HOW TO CHOOSE THE BEST HIKING SANDALS FOR WOMEN
When it comes to fit, the most important things to consider are the straps. Make sure they’re adjustable. You may want to loosen them if your feet swell, or to fit a pair of socks underneath during colder temperatures.
If you wear your sandals in water, you’ll want to tighten the straps to avoid excessive rubbing. The friction caused by rubbing will give you blisters.
If they’re open, make sure your toes aren’t hanging over the front of the sandals or hiding underneath the top strap. Many people over tighten the toe straps, thinking the sandals will fit more securely. The ankle strap is where the magic happens. Tighten the ankle for a snug fit and you should be good to go.
Most sandals have great arch support. The rubber insoles form to the shape of your foot, cradling you like a bassinet. Look for a design that has a curved footbed. Lighter sandals are more comfortable but offer less protection. If you hike shorter distances, you can get away with prioritizing comfort, but if you carry any weight on your back or hike longer distances be careful about sacrificing protection.
A comfortable pair of sandals should have some give in the soles when you’re carrying weight. Sandals made with ethylene vinyl acetate (EVA) do well in this category because they absorb more shock.
Most sandals have two sides of traction to consider. Since you may be wearing your them in water, you want to think about insole traction as well as the outsole. When wet, the rubber material can be slippery. Many sandals come with a textured design on the insole to prevent slippage.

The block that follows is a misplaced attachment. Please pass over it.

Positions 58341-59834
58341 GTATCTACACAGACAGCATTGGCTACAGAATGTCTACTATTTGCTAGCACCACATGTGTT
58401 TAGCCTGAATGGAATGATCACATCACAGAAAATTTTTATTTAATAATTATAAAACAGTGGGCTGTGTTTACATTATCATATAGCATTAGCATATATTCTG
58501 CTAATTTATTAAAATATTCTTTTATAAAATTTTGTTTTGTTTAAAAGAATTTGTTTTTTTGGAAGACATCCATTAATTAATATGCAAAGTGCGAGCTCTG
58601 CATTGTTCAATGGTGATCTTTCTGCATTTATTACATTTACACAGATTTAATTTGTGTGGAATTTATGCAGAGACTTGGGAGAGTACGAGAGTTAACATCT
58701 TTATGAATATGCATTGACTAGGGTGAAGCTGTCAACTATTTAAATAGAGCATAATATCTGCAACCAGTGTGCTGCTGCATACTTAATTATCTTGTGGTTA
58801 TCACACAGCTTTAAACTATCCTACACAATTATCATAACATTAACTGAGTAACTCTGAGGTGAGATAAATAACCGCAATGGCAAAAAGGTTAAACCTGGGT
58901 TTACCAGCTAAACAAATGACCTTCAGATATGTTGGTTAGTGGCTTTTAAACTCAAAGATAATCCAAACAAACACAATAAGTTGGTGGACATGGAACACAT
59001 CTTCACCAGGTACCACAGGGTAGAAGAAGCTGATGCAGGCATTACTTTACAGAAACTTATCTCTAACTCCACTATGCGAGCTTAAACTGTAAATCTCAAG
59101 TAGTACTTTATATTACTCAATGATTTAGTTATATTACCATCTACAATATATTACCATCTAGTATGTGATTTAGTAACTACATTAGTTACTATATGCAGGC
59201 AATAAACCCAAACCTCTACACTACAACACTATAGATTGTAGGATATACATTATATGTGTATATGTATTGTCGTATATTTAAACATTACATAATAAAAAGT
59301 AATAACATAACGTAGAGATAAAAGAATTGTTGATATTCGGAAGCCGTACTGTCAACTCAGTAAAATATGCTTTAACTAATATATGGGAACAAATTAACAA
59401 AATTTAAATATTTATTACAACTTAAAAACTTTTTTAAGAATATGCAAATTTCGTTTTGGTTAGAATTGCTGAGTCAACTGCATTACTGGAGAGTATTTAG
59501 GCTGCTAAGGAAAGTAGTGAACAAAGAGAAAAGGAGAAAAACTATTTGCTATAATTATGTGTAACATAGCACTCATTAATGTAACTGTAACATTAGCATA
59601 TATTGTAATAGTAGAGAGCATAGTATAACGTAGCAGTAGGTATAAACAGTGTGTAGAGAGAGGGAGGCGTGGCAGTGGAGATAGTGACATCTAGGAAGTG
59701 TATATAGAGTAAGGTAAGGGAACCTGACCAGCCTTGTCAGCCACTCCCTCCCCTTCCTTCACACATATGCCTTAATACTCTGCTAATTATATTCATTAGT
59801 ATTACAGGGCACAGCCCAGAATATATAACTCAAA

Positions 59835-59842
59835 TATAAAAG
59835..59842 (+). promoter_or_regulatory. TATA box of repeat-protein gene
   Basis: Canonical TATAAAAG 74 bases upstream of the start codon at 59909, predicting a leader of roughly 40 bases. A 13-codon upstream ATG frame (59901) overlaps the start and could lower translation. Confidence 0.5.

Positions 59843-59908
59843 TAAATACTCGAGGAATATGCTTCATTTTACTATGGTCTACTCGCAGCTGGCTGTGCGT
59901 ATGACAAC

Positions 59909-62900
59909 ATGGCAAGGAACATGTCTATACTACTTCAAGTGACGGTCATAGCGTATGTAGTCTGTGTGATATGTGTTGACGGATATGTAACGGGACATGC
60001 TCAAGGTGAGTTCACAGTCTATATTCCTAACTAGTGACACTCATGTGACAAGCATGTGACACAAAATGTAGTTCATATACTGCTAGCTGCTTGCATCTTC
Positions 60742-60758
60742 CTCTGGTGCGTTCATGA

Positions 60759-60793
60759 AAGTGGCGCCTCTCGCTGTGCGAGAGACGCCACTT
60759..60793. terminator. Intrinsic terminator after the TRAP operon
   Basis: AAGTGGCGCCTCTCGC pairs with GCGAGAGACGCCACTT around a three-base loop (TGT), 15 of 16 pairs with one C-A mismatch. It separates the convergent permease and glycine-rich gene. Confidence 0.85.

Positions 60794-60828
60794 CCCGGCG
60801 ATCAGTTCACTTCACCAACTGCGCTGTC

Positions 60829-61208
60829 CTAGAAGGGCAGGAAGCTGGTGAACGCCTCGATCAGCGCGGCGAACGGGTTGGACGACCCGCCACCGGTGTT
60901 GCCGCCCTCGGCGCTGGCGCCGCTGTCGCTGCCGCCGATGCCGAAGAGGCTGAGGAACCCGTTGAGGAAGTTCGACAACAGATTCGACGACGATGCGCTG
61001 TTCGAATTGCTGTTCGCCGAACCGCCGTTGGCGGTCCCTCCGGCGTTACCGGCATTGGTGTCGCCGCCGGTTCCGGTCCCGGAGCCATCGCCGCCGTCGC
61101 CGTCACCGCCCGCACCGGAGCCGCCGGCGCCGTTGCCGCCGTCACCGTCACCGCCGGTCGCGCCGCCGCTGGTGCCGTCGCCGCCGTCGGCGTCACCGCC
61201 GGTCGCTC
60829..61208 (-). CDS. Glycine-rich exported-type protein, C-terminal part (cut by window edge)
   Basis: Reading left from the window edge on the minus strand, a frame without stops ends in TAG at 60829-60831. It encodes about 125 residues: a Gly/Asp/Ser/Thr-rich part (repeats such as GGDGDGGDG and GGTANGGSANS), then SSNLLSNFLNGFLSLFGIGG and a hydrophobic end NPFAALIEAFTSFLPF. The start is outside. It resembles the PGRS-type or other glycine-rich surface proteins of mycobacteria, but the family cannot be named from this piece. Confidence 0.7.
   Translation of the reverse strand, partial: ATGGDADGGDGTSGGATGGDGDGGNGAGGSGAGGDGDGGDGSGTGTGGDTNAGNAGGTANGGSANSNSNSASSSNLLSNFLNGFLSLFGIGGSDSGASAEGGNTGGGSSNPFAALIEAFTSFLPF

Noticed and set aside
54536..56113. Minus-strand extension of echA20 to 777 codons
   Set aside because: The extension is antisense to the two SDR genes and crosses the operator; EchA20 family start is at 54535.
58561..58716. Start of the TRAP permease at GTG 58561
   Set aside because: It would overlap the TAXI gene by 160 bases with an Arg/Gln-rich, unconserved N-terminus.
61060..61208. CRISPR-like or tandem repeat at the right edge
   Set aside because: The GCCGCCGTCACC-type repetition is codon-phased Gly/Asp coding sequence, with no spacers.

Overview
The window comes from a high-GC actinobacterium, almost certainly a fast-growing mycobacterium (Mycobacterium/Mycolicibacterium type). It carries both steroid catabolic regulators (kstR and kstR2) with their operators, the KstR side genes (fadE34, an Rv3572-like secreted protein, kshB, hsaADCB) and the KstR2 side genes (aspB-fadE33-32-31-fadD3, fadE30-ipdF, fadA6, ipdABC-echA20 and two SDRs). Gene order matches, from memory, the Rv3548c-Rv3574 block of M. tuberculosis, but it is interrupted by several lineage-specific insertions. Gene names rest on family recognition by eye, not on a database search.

Outsole traction is even more important. Especially if you’re hiking over wet rocks or other slippery surfaces. Make sure your sandals have a grippy sole with lugs to handle different types of wet and dry terrain. Losing traction in a wet environment is a recipe for disaster, so this an important consideration to take into account.
You open-toe or closed-toe hiking sandals. Which design will be better for you depends on the activity you’re using them for. If you hike in terrain with falling or sliding rocks or if you stub your feet, a closed-toe sandal might be better. If you want a lighter sandal that’s breathable, an open-toe sandal is the better choice.
Serious hikers should consider sandals with toe protection. Especially if you hike on trails with exposed roots or rocky terrain. Or if you cross many creeks or river beds. Keep in mind that most sandals with toe protection will be a little heavier so you’ll be making that trade off. It’s usually worth it for your safety.
Before settling on a pair of sandals, consider why you’re using them. Short hikes, long hikes, wet or dry hikes. Some sandals are better for water activities because they dry quickly. Some are great for short hikes because they’re comfortable, open and light. If you’re into multi-sport activities, look for a versatile pair. A closed-toed pair made with quick-drying material should be perfect.